I read a lot of books, way more than the average American.

So far this year, I’ve read 32. Last year, I read 50.

Since I’m a proud book nerd, I love diving deep with the books I read (and recommend to others). Because of that I often get asked how I manage to read so much each year.

Is it because I have some sort of reading super power?


The real reason, beyond the fact that I genuinely like reading and packing my brain full of info, is that I make a conscious effort to read.

Turns out, I’m not alone. Many of the most successful and famous people in business like Warren Buffett, Bill Gates, and Oprah are big readers and credit their love of books to some of their success.

Most people I know want to read more book. The problem is they aren’t quite sure how to get it done in a way that isn’t a massive time suck on an already tight schedule.

In this post, I want to give you a few strategies to help get you reading more. Most of them I use now or have done in the past, some of them I haven’t used but know that they work well for others.

Give ’em a try and see what you works for you.

Strategy #1: Make Time to Read More Books


Make time to read, yes Liz, what wonderful and creative advice, why I’ve never heard that before.

Ok, ok, before you click away, bear with me for a second.

As with any skill or habit you want to build up, you have to be willing to put in the time to practice, reading is the same way.

As cool as it would be for the entire contents of a book to fly into my head while I’m sleeping I actually have to physically still participate in the reading portion of the activity.

So, that means making time to read.

One great way to start with it is to schedule it in your calendar. Don’t go crazy, start with 15 or 20 minutes at night before you go to bed, or first thing in the morning when you wake up.

Taylor Pearson, who is also a huge reader, schedules 60 minutes in the middle of his day to read.

Find a time that works for you and stick to it for a few weeks, eventually, it will just be second nature.

Strategy #2: Have Books Everywhere


One thing that works for me is having books around me constantly.

When I’m home, I always have one or two on the nightstand. Back when I had a 9–5 job, I actually would keep a book in my desk and read during my lunch break. I know people who keep a book in the gym bag and read while they are on the treadmill or stationary bike.

Whoop it’s #readabookday so many books, so little time… 😉 #bookstagram #reading #kindle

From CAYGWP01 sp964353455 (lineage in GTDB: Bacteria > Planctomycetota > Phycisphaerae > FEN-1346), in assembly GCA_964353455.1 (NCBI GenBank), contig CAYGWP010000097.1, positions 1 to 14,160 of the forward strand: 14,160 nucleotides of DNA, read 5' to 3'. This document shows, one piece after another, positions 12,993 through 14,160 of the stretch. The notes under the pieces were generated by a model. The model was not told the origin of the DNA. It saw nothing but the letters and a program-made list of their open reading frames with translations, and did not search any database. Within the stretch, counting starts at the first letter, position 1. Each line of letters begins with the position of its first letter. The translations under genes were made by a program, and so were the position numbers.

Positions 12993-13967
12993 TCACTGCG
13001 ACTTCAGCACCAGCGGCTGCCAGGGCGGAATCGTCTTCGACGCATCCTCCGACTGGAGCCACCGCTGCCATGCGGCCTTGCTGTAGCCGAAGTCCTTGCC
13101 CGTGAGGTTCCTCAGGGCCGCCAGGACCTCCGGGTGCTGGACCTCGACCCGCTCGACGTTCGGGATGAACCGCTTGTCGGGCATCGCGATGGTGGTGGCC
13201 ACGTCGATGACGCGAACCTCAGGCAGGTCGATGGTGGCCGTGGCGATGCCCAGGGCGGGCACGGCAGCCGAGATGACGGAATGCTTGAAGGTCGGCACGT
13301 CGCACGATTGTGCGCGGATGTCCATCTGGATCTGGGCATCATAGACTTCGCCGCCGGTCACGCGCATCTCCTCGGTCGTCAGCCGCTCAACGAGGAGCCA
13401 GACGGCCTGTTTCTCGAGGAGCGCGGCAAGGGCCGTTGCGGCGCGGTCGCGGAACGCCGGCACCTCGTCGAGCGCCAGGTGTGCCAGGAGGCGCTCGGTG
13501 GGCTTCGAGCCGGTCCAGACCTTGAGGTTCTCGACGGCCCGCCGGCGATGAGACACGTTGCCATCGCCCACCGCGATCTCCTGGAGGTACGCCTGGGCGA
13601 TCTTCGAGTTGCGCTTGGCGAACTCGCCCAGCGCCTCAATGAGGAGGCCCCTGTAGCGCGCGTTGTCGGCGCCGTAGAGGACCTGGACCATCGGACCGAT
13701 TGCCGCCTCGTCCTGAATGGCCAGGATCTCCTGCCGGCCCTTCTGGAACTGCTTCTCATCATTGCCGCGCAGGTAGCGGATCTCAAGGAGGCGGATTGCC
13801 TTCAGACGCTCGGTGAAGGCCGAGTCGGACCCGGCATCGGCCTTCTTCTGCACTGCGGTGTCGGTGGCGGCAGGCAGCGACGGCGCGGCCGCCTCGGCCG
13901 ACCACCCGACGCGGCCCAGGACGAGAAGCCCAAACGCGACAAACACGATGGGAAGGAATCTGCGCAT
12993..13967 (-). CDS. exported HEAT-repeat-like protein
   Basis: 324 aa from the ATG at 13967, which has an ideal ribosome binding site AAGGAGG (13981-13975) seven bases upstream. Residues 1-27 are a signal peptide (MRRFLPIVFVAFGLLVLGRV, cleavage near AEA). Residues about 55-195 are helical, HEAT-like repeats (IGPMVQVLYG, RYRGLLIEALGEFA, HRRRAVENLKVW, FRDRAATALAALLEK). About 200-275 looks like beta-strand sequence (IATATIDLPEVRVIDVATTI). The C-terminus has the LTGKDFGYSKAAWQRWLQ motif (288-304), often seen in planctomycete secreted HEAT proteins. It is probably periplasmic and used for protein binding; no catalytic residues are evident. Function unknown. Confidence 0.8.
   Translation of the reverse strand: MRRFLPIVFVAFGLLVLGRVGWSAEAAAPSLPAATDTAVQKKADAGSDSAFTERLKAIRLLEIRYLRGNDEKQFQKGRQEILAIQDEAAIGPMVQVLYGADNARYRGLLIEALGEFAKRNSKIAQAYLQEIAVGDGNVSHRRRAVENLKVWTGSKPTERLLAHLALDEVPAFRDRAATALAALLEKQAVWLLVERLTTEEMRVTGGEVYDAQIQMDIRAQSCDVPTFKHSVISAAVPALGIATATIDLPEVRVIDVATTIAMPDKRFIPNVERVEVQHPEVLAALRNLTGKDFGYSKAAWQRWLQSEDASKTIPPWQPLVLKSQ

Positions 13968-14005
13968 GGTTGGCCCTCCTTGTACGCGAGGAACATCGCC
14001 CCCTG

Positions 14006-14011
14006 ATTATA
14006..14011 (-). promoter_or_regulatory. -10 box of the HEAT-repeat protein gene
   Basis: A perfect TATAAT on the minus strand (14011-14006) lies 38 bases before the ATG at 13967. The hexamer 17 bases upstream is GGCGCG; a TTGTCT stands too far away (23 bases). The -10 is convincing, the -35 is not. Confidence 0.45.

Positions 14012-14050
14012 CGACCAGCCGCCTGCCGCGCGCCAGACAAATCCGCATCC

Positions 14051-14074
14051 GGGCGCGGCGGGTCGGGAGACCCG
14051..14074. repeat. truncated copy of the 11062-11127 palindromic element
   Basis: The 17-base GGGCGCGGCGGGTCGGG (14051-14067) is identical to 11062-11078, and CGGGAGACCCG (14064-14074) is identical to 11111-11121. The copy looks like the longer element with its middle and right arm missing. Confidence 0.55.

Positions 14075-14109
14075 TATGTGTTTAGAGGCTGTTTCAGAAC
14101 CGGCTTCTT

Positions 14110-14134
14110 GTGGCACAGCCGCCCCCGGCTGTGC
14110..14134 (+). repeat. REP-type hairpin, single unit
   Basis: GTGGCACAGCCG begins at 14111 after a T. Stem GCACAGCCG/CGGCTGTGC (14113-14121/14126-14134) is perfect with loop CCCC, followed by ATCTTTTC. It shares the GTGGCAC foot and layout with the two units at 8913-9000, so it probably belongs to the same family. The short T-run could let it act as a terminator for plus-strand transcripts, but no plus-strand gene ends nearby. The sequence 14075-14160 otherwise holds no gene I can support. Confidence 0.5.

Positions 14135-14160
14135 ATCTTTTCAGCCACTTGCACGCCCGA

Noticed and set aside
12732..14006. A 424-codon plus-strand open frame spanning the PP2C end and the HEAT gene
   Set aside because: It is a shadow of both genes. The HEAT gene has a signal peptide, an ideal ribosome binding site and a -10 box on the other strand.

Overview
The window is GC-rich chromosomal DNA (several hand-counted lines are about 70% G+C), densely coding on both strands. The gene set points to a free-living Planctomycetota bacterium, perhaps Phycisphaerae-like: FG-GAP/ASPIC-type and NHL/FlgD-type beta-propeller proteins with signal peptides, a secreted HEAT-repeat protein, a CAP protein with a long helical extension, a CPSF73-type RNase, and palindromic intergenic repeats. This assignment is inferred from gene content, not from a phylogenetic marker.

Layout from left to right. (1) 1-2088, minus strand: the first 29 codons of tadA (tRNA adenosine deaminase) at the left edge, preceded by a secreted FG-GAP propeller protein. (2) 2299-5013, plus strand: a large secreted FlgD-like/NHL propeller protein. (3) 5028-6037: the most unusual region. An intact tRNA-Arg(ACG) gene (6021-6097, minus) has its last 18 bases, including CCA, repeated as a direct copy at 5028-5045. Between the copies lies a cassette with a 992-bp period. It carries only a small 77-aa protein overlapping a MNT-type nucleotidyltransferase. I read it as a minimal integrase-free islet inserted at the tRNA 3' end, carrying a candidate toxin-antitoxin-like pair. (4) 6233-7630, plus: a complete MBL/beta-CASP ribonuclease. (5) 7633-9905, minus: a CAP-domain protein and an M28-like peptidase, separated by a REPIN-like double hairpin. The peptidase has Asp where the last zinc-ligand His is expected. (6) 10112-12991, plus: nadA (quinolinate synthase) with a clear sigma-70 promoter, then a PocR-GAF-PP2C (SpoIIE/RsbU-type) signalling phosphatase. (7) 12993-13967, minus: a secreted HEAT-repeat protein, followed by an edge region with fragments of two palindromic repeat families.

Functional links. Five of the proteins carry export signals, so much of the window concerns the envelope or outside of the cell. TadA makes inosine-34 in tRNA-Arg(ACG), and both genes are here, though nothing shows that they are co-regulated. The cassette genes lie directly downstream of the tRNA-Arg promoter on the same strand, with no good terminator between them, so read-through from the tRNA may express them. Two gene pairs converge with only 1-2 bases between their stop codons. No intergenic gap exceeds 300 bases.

A photo posted by Liz Froment (@lizfroment) on

A tiny fraction of my Kindle library.

With technology, having books around you is easier than ever. I have the Kindle App not only on my iPad but also my phone, always with a couple of books downloaded and ready to go.

That means when I’m standing in line somewhere (like the airport), or on public transit, or waiting for dinner to finish, I open the app and get a few pages or even a chapter in.

And, since Kindle’s sync, I don’t have to worry about getting lost, or wasting time trying to find where I left off when I switch devices.

Strategy #3: Go Audio


Audio books have brought an entirely new group of “readers” into the mix. With tools like iTunes or Audible, you can have the audio recordings of millions of books ready to go whenever you are.

If you’ve got a commute to your job or co-working space, turn on Audible and listen. When I was commuting to a job, I had co-workers who could plow through 2 or 3 books a month just listening during their commute.

The same goes for the gym, or for travel. I don’t typically listen to many audio books over the course of a year, but when I’m traveling, I almost always fire up my audible account during a long plane or train rides and relax.

The one negative about audio books is they can get expensive. Typically, you can find a good deal running when you join Audible and stack up a few credits that way. You can also check out this nice list of sites that have free audio books, many of them classics from the public domain.

Strategy #4: Gamify and Track


My competitive streak runs deep, and anything that lets me track, test, and challenge myself to level up is always a good thing. It’s one of the reasons why I love apps like Duolingo for language learning.

My book gamification site?


how to read more books use goodreads
My top rated books of 2016 (so far).

Inside Goodreads, I can track every book I read, set goals for yearly challenges, and see if I’m on the right track or falling behind in my reading during the year.

The very first thing I do the second I either start or finish a book is head to Goodreads and enter the info to start tracking.

Strategy #5: Don’t Be Afraid to Quit


I think a lot of people give up on reading or put it to the side because they get bogged down in a book they don’t like. They feel because they bought it, or were assigned it, or someone recommended it, that they have to finish it.

Nope, you don’t have to finish any book you don’t want to.

Life is too short. If you’re reading a book and hate it, stop reading. Simple as that.

You might take a look at my Goodreads and see I rate most of my books 4’s and rarely anything below a 3. Why?